Last night Paul George was shooting horribly, but as shooters do he kept shooting. Eventually he managed 19 points off of 20 shots, and the National Media message here is that he led his Indiana Pacers to a victory over the Utah Jazz. Gordon Hayward scored 38 points off of 24 shots, and his career high in his home state wasn’t enough to get the win. That got me to thinking that perhaps we Jazz fans over-emphasize efficiency over volume. (Casual fans and big market fans seem to appreciate volume over efficiency, like Allen Iverson, Kobe Bryant, Carmelo Anthony, and others.) So maybe ‘we’ are wrong here? I needed to check out the bottom line: wins.
Also, big ups to Jazzy for getting me to think about this. (N.B. George had 17 points at this point in the game, and got to the line for two more before it was over.)
Paul George's 17 points on 20 shots is Mambesque.— Amar (@AllThatAmar) March 21, 2017
@AllThatAmar Maybe we understand stats wrong, because those 17 point 20 shot games always seem to give us L's.— Jazzyman (@UtahJazzyman) March 21, 2017
@UtahJazzyman This is something to look at in more depth. Maybe volume really kills Jazz?— Amar (@AllThatAmar) March 21, 2017
And big ups to Basketball-Reference.com for allowing me to delve into this. BBALL-REFs data base is from the 1983-84 season till today, so it does miss out on about the first decade of Utah Jazz basketball. That’s fine, it just means we don’t have a lot of data of Kareem Abdul-Jabbar and other giants hurting us.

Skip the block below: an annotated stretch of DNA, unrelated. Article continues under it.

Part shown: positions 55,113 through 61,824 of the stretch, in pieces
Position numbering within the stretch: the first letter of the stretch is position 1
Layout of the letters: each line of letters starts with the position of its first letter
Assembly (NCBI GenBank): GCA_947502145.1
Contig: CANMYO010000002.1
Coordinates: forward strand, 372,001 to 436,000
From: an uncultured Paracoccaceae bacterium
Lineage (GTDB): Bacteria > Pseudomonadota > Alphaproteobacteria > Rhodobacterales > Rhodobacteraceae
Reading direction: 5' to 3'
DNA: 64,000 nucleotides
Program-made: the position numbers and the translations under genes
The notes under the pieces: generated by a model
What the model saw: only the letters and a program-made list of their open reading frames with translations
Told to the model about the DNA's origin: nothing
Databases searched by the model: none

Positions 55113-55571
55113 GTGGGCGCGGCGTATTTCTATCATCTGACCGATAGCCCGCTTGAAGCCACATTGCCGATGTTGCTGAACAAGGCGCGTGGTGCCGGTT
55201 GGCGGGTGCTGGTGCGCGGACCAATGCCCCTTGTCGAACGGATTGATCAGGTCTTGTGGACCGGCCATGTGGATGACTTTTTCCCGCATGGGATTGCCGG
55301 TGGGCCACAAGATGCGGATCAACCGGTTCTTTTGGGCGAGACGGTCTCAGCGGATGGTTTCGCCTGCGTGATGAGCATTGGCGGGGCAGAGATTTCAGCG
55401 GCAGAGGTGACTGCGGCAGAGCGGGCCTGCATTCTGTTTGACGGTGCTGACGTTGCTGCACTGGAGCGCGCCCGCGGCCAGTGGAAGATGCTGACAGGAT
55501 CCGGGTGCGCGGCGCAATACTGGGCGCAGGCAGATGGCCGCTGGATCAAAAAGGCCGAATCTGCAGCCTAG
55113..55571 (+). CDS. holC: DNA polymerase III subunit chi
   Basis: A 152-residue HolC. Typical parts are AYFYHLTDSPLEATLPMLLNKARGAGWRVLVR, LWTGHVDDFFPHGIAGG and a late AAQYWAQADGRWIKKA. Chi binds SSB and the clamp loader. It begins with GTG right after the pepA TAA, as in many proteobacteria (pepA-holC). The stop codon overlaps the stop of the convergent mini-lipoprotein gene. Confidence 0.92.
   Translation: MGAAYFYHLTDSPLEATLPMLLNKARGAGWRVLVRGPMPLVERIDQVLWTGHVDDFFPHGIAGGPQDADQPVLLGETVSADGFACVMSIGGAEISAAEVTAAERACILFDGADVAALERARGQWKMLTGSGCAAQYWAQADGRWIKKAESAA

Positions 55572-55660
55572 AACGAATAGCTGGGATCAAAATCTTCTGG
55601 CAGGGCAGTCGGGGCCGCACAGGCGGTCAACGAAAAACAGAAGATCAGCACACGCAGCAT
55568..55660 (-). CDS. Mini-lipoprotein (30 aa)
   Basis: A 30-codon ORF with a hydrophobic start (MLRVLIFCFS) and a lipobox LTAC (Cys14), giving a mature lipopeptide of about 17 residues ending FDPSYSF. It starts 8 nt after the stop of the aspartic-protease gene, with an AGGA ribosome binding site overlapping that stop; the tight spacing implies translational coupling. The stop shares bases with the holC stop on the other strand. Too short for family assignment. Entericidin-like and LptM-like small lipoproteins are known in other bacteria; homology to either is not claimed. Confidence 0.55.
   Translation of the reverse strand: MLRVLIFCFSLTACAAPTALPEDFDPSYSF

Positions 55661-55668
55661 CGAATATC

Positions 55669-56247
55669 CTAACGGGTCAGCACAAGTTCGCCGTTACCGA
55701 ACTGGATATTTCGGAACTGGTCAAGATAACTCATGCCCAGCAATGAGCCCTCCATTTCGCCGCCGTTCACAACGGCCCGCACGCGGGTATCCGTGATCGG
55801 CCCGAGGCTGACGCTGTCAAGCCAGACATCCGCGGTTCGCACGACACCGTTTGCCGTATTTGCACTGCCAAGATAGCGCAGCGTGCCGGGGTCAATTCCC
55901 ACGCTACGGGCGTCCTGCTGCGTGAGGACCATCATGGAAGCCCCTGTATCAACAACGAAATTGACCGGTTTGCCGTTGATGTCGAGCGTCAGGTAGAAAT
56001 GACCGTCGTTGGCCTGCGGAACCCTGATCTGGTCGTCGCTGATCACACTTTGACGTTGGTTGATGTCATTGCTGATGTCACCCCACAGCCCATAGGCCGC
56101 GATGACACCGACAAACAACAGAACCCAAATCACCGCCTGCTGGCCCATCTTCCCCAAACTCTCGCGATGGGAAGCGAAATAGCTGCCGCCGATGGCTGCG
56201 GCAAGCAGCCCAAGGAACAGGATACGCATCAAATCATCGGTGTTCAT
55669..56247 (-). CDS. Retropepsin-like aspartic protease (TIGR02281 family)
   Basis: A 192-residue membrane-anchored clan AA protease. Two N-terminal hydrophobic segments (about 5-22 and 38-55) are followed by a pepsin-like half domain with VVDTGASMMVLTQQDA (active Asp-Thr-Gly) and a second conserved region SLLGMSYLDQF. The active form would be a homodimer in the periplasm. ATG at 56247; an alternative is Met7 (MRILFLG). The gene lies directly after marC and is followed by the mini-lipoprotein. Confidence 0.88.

What I did was I looked at every single time in the entire database (regular season and playoff games combined) where a player shot over 20 FGA in a game and won (535 total games, Source), and when they lost (671 total games, Source).
The 535 - 671 record is a 44.36% winning percentage against the Jazz. Or, alternatively; when one or more players from the other team shoots 20 or more times in a game, the Jazz win 55.64% of the time. So by that calculation alone last night’s loss is not usually the result when one guy goes for volume over anything else.
And of course, a high volume (20+ FGA) doesn’t include the variables of shooting well or shooting poorly. However, we have clear evidence in our minds that guys who are known for high volume and low efficiency usually end up with losses against the Jazz. For example: John Starks is 0-4, Al Jefferson if 0-3, Ben Gordon is 0-3, Allen Iverson is 3-13, and Charles Barkley is 1-4 in this 20+ FGA situations against Utah.
Of course, there are some Epic level guys like Hakeem Olajuwon, Michael Jordan, and Kobe Bryant who are on another level. Those three are 62-51 when playing against Utah and shooting a lot.
For the ease of the reader, I sorted all 314 players by position here so it’s “nicer” to see.
The Breakdown by position goes as follows:
- PG: 83-107 (.4368), 190 total games (15.75% of all 20+ FGA games in database)
- SG: 146-206 (.4148), 352 total games (29.19% of all 20+ FGA games in database)
- SF: 151-164 (.4974), 315 total games (26.12% of all 20+ FGA games in database)
- PF: 84-105 (.4444), 189 total games (15.67% of all 20+ FGA games in database)
- C: 71-89 (.4438), 160 total games (13.27% of all 20+ FGA games in database)
Small forwards are almost breaking even, and there are some great performances over the years from guys like Alex English, Carmelo Anthony, Walter Davis, Mark Aguirre, LeBron James, Dominique Wilkins, Mike Mitchell, Kiki Vandeweghe, Larry Bird, Vince Carter, Kevin Durant, Chris Mullin, Glenn Robinson, Xavier McDaniel, Purvis Short, James Worthy, Bernard King, Danny Manning, Glen Rice and others.
But nearly 30% of every 20+ FGA game was by a shooting guard -- which is, I guess, not surprising because these guys are designated gunners for each team.
But overall, Kobe (20-13), Hakeem (25-21), that flying shoe salesman (17-17), and by the numbers Chris Webber (11-5) have had a lot of success against Utah while shooting a lot. Is Paul George (2-1) going to get on this level? Probably not. But last night was a game where volume beat efficiency (Gordon Hayward’s career high 38 overshadowed by someone getting a lot of press for making one big shot in the fourth).